How to find a job as a Junior Developer in Web Developmentjunior developer
I recently found myself between jobs as a web developer with two years of professional experience. I sent out resumes and got a disappointingly low callback rate. Most companies it seemed didn't seem to recruit totally green devs and say "here's the keys, you drive for awhile". Eventually I got much better at being called for an interview. Here are some things that I have figured out the hard way mostly.
Don't search for Web Developer positions #
A lot of folks overlook jobs that have customer or even sales in the role title not realizing that those jobs are sometimes extremely technical. And they can be satisfying if you are a more extraverted engineer.
For me, specifically, I have found that rather than full time web development, I like customer interaction while solving web development problems and I like multiple small engineering projects rather than a long slow build of a single huge site. Once I realized what this job is called I saw there are many customer facing roles that are looking for people with junior level web development experience. All of these jobs gave me callbacks and a lot of them require varying amounts of web skills .
- customer success
- sales engineer
- sales support
- customer advocate
- customer support
- technical support
- production support
- desktop support
- support technician
These are all client facing. Make sure you like that because have to be relatively extroverted in these roles. This is a whole legit career ladder you can climb at a larger company. Customer support has juniors and seniors just like full time web development. And you can move on up into managing, training, and recruiting the other tech support folks if the company is large enough.
Positions for Full Stack Developer #
This is never a junior position. When someone says Full Stack, they mean at the very least someone who has professionally, at a paid position, worked on web development for 4+ years, including working in a team and merging different people's work.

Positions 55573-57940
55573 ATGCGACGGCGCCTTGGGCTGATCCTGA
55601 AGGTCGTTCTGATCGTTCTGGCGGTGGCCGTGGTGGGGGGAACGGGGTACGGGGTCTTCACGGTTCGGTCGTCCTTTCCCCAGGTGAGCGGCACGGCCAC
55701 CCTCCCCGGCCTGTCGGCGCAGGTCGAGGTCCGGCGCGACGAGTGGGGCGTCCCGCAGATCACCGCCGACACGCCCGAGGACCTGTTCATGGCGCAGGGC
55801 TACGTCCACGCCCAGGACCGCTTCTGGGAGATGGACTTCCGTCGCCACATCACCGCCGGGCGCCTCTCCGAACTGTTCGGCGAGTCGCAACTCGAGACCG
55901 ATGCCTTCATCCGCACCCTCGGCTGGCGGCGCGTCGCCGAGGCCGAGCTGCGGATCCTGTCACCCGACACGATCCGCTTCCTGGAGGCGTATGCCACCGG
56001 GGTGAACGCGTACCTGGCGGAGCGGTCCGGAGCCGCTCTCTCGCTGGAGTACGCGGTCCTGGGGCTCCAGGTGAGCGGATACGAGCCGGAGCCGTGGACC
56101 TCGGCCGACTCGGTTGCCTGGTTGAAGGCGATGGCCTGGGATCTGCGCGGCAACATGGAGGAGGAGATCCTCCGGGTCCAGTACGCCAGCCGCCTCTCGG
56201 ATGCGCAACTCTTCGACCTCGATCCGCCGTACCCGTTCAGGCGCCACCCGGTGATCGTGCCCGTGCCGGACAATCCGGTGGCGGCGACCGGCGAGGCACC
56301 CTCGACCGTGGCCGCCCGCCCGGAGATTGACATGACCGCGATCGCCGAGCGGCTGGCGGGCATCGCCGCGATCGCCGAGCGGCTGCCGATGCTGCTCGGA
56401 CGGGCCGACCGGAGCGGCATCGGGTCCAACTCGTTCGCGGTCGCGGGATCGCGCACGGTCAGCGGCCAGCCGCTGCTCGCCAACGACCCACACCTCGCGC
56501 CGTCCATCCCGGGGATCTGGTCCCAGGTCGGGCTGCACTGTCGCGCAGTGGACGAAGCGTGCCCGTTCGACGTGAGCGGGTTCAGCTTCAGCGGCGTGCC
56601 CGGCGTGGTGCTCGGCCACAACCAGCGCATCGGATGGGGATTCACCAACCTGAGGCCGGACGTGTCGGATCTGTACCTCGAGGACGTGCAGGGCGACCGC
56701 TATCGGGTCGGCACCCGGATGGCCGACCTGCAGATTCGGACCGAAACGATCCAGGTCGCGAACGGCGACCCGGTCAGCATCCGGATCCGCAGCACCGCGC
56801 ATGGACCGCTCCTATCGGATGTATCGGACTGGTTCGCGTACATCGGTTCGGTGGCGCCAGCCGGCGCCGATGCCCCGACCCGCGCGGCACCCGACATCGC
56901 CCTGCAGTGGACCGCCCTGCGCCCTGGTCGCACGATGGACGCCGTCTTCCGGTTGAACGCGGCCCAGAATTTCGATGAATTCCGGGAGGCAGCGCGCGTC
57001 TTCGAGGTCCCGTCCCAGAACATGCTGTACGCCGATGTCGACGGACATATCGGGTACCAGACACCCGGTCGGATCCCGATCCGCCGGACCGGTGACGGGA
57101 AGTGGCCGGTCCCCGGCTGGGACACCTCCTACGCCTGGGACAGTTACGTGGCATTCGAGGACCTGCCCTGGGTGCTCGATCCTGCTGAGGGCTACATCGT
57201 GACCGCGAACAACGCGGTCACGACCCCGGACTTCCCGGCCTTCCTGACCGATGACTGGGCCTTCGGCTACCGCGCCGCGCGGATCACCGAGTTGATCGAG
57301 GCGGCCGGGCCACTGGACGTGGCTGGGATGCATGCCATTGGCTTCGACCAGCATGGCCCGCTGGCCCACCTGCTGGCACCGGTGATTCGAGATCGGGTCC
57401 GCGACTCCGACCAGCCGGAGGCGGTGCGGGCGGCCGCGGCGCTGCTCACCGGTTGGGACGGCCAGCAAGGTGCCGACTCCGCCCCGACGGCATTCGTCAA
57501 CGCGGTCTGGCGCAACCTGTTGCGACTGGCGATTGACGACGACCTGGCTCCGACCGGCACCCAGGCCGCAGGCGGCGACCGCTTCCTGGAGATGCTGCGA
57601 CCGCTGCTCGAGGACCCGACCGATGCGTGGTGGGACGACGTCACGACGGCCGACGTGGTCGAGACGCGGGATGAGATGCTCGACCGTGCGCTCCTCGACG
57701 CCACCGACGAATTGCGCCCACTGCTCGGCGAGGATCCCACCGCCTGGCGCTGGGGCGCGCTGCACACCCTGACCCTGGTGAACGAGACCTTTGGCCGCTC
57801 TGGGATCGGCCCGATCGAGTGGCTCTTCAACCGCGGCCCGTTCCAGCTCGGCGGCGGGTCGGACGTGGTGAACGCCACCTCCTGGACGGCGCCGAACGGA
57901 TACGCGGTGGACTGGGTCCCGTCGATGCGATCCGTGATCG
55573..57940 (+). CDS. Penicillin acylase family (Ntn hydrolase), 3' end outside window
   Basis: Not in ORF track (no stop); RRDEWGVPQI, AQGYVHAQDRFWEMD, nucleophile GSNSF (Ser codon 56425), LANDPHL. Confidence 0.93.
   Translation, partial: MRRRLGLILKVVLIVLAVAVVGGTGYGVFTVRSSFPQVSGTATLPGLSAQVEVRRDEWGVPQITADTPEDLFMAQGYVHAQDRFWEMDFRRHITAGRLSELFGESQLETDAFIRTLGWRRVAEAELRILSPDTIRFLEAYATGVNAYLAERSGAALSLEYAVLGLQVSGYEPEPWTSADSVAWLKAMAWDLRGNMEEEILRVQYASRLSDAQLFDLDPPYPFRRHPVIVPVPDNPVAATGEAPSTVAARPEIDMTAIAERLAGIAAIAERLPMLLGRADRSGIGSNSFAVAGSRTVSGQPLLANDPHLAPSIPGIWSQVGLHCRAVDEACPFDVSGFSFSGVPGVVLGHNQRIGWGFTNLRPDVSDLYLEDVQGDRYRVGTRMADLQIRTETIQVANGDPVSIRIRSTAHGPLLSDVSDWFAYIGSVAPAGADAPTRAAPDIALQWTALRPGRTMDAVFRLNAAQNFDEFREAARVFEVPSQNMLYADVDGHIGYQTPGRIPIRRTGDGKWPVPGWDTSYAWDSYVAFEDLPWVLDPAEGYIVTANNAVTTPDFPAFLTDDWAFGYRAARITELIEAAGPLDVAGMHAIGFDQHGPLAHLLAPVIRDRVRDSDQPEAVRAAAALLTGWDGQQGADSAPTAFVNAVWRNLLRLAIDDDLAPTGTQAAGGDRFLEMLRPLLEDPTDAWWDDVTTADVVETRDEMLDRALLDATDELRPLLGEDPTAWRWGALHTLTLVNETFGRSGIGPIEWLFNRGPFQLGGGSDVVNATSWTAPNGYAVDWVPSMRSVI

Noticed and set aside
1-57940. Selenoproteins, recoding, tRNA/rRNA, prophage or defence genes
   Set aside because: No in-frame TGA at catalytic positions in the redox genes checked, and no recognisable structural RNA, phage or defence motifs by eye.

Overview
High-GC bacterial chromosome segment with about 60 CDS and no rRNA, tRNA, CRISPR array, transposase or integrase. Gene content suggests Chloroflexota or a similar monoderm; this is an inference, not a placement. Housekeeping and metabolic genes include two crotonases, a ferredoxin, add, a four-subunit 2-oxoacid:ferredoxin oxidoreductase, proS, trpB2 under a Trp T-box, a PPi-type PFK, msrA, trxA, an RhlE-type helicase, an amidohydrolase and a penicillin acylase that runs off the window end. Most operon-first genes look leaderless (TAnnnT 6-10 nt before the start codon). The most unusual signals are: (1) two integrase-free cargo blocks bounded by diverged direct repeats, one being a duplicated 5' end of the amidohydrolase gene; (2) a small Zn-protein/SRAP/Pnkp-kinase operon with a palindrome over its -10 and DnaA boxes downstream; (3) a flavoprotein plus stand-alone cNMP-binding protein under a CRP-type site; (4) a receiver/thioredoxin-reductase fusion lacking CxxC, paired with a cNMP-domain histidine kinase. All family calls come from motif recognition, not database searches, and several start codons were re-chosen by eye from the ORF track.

Recruiters are cool #
I'm not talking about the fake recruiters. This type of faux recruiter spams all of our inboxes with wildly inappropriate job openings. (Not getting spammed? Curious? Just put your resume onto Dice.com and click the "okay to contact me" options.) These folks are just bounty hunter matchmakers -shotgunning out semi-personalized letters on Mailchimp. They are like bots but dumber.
No, the real recruiters are at places like Teamsoft, Robert Half, or Tek Systems. They are much cooler. They make the whole experience feel more like you are with a career counselor who can show you genuine opportunities.
Recruiters like this sometimes have jobs that aren't being advertised. The last place I worked hired 100% through recruiters and never placed ads. This would help explain the statistic I heard that only 30% of the web developer openings ever get written up into an ad for a site like Linked In. (For more on that check out Gergely Orosz, the Uber engineer who wrote The Tech Resume: Inside Out.)
Try searching without going to a jobs site #
Click the careers link at the bottom of the tech you use. You already go to the pages for Node, Next, Github, Postman, Wordpress to read the documentation. All of those sites have a careers link at the bottom of their footer. All of those places hire developers.
The 3rd parties that make web development tools have jobs. Bloomreach, TaxJar, BrightPattern, FontAwesome, Button, Stripe, Shopify, Listrak all have a careers link for their open paid positions.
Well-designed sites may be an attractant for you; investigate the sites that get ranked for good design by the Trustpilot web reviewer community.
Companies that are receiving venture capital are often growing and hiring. Try looking up startup lists at Crunchbase. Or discover companies that are the leaders in their sector by browsing the many lists at the bottom of Owler
Do you love Rust? #
If there is a certain technology you love (Go, Rust, Self driving cars), find nice sounding roles that are too beyond you now ("Senior Dev Needed, 8 yrs experience"), then go to that company's LinkedIn or their careers listings and research where you could get a foot in the door there, doing what you know now. If you get in, you have positioned yourself for the next step on the ladder and have a leg up as an internal hire. Example: The senior dev jobs posted at Drupal.org are beyond me, but I can do testing there. Drupal.org is even a case where a foot in the door could be making free contributions to their open source repository.
Testing jobs #
Learning to write reasonable tests can be picked up in a couple months, and it is a good alternative foot in the door if you prefer a role where you just see your team and a machine and no clients. Look for these job titles:
- QA Engineer*
- Testing Engineer*
Testing is its own thing. If you want to interview for those positions take a few days to at least make sure you know the specific terms and skills (such as P.O.I.S.E.D. if you are testing APIs). Install and watch a tutorials about Postman, Insomnia, Cypress, Selenium, PHPUnit, Mocha, Cucumber, et al.
A lot of tutorials and boot camps don't have time in their curriculum to cover testing. If you want to hear an intro to QA stuff there's a wise, wide-ranging conversation about testing with Andre Young on Episode 143 of the Web Rush podcast called Old Man Yells at Tests.